This is so much more than a recipe, my friends. This is family history and fond memories all rolled up into a hearty, satisfying bowl. This is us, sitting at a table in a cramped kitchen with Hubby's grandpa years ago, recording a decades-old, but never written-down recipe. Whenever I make this soup, I can picture Grandpa R sitting at the table, gesturing emphatically, sharing the secret to his chicken rice soup. It's all about the rice.
A few weeks ago, I shared on Facebook that I was making this soup, and a cousin of my husband's mentioned that she'd like to have the recipe. As I told her, I can give you the recipe, but no way can I replicate the explanation that went along with it--that exists only in my memory.
This soup is thick and meaty, delicious, and the very definition of comfort food. I hope you like it as much as we do.
First, you need 3 good-sized chicken breasts. Grandpa was talking about whole, bone-in, skin-on, chicken breasts. As in, I would call this 6 breasts, but back in the day, that's how they bought them, still connected to each other. Put them in a big pot, and cover them with water. Bring it to a boil and simmer, covered, for 40 minutes.
When the 40 minutes have passed, remove the chicken from the pot, and set aside to cool until it can be handled. SAVE the broth! When the chicken has cooled, remove the skin and bones, and shred the chicken.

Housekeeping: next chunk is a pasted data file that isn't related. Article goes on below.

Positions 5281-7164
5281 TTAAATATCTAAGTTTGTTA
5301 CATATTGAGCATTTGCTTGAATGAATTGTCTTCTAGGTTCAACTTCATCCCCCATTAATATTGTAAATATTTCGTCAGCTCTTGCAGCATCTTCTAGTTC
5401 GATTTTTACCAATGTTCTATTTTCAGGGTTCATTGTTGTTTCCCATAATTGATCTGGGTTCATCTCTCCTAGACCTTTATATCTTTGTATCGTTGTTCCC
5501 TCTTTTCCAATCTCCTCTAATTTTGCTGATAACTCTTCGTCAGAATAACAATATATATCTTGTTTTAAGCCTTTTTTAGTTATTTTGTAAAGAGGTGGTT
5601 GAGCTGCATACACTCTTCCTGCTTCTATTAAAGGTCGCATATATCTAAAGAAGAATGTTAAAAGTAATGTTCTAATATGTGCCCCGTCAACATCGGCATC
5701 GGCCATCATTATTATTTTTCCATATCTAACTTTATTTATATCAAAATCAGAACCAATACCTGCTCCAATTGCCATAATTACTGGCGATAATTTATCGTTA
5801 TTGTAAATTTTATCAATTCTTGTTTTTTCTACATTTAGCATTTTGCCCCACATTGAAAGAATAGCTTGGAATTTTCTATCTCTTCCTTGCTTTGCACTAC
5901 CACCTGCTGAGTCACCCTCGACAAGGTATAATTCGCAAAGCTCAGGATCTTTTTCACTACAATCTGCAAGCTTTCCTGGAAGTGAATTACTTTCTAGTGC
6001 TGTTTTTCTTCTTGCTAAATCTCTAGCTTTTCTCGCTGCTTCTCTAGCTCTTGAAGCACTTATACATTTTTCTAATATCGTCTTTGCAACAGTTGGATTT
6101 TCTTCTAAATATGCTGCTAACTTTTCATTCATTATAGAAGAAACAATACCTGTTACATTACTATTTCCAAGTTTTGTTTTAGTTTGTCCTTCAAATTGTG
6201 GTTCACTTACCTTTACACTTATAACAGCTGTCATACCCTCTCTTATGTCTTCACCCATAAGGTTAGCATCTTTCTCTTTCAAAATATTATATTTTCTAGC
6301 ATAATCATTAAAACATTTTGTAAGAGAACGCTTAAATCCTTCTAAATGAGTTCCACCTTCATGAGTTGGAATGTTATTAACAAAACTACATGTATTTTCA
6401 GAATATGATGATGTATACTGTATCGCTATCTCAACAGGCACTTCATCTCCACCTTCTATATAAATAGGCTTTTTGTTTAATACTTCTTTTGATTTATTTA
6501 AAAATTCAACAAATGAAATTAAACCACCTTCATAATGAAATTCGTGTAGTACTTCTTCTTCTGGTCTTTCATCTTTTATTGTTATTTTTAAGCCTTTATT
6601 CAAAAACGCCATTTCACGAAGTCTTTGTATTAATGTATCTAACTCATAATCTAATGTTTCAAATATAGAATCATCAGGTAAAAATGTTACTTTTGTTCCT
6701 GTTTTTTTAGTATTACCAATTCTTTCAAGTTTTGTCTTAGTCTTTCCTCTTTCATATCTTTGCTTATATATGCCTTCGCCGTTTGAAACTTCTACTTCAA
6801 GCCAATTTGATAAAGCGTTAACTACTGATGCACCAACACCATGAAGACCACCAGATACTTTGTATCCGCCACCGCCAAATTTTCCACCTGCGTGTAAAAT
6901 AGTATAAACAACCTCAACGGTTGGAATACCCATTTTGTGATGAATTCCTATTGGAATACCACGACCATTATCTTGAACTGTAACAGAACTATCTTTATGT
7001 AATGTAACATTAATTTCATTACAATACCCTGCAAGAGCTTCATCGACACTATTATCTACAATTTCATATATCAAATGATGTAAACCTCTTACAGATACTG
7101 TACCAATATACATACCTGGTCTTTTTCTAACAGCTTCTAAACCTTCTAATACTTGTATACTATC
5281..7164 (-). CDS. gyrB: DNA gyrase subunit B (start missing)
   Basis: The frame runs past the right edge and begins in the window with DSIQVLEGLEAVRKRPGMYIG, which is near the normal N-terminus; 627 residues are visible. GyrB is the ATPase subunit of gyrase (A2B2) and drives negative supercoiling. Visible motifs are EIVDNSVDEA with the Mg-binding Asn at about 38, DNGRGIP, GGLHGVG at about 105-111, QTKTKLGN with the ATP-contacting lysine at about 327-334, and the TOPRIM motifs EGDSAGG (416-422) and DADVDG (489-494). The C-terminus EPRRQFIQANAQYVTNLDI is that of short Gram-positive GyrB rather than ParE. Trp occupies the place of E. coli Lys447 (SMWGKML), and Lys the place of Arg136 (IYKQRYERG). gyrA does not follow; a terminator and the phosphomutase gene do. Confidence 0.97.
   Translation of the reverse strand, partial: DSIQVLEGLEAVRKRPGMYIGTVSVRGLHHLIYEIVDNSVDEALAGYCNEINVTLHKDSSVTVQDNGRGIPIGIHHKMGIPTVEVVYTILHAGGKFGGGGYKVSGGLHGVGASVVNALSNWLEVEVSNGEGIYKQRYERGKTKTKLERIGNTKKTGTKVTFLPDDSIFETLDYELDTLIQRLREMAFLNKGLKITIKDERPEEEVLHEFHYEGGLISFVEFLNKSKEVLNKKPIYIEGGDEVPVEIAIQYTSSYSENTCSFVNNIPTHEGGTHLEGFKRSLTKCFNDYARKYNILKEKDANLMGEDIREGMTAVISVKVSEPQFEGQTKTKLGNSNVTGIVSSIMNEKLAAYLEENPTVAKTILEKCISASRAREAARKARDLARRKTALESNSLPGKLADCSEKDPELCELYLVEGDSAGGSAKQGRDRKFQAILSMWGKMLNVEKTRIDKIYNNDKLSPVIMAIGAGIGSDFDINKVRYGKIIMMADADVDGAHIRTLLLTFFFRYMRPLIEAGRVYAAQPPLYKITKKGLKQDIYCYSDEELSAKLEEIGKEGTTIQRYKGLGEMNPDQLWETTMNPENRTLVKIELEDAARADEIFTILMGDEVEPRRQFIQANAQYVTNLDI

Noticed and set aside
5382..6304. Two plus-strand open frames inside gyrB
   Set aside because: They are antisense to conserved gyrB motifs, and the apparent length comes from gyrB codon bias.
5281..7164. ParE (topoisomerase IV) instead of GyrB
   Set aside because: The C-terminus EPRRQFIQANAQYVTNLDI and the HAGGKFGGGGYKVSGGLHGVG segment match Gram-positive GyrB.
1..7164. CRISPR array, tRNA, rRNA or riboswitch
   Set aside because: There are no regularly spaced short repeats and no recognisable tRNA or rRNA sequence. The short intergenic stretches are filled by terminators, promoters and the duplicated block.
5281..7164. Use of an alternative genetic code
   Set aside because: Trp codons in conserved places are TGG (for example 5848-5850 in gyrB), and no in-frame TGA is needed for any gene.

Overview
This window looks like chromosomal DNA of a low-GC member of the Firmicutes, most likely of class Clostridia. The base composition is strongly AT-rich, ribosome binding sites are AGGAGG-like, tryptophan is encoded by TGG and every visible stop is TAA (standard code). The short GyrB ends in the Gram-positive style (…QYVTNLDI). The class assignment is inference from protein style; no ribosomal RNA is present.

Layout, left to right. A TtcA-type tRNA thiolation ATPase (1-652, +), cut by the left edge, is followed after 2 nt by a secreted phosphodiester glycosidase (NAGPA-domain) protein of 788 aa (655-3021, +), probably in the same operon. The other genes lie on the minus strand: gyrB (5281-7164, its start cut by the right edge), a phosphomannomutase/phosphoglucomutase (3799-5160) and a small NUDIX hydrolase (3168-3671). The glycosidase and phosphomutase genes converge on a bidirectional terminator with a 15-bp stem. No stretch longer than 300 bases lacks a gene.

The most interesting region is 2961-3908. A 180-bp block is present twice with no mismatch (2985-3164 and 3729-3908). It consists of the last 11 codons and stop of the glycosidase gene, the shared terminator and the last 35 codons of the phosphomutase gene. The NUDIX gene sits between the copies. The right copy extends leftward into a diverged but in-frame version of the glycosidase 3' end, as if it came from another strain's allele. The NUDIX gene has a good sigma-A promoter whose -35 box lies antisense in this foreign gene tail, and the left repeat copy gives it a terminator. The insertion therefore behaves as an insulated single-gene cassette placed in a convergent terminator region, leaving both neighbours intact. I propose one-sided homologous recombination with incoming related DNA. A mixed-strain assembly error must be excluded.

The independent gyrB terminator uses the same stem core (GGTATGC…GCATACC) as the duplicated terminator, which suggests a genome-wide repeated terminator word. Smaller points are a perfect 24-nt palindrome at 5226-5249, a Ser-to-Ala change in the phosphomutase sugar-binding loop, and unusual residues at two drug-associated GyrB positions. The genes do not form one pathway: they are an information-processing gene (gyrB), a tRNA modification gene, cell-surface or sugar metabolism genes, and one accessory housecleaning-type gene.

Measure how much cooking liquid, or broth, you have, and add canned chicken broth to equal 12 cups. One can of broth equals 2 cups of liquid.
Put the chicken back in the pot with the 12 cups of chicken broth and add 1 c. of finely diced celery and 3/4 c. Uncle Ben's Converted rice. It must be converted, or the soup won't taste nearly as good. Can't be having heathen rice in our soup.
Bring the soup to a boil, and simmer for 20-30 minutes.
That's it. I think Grandpa R was a little taken aback that Hubby had even asked for the recipe, it's so simple to make. The house smells heavenly and the memories are sweet when I serve this soup. As you can probably tell from the recipe, this makes a lot--this soup freezes extremely well, and I think it tastes even better the next day.
In the interests of full disclosure, I should tell you that sometimes, to bump up the nutrition, and make this a one-pot meal, I add a 1 lb package of frozen broccoli, cauliflower, and carrots during the last 10 minutes or so. I have also been known to add 1/2 a cup of raw, chopped spinach to my bowl before ladling in the soup--either way it's delicious, and a tribute to Hubby's much-loved grandparents.
What's your favorite family recipe?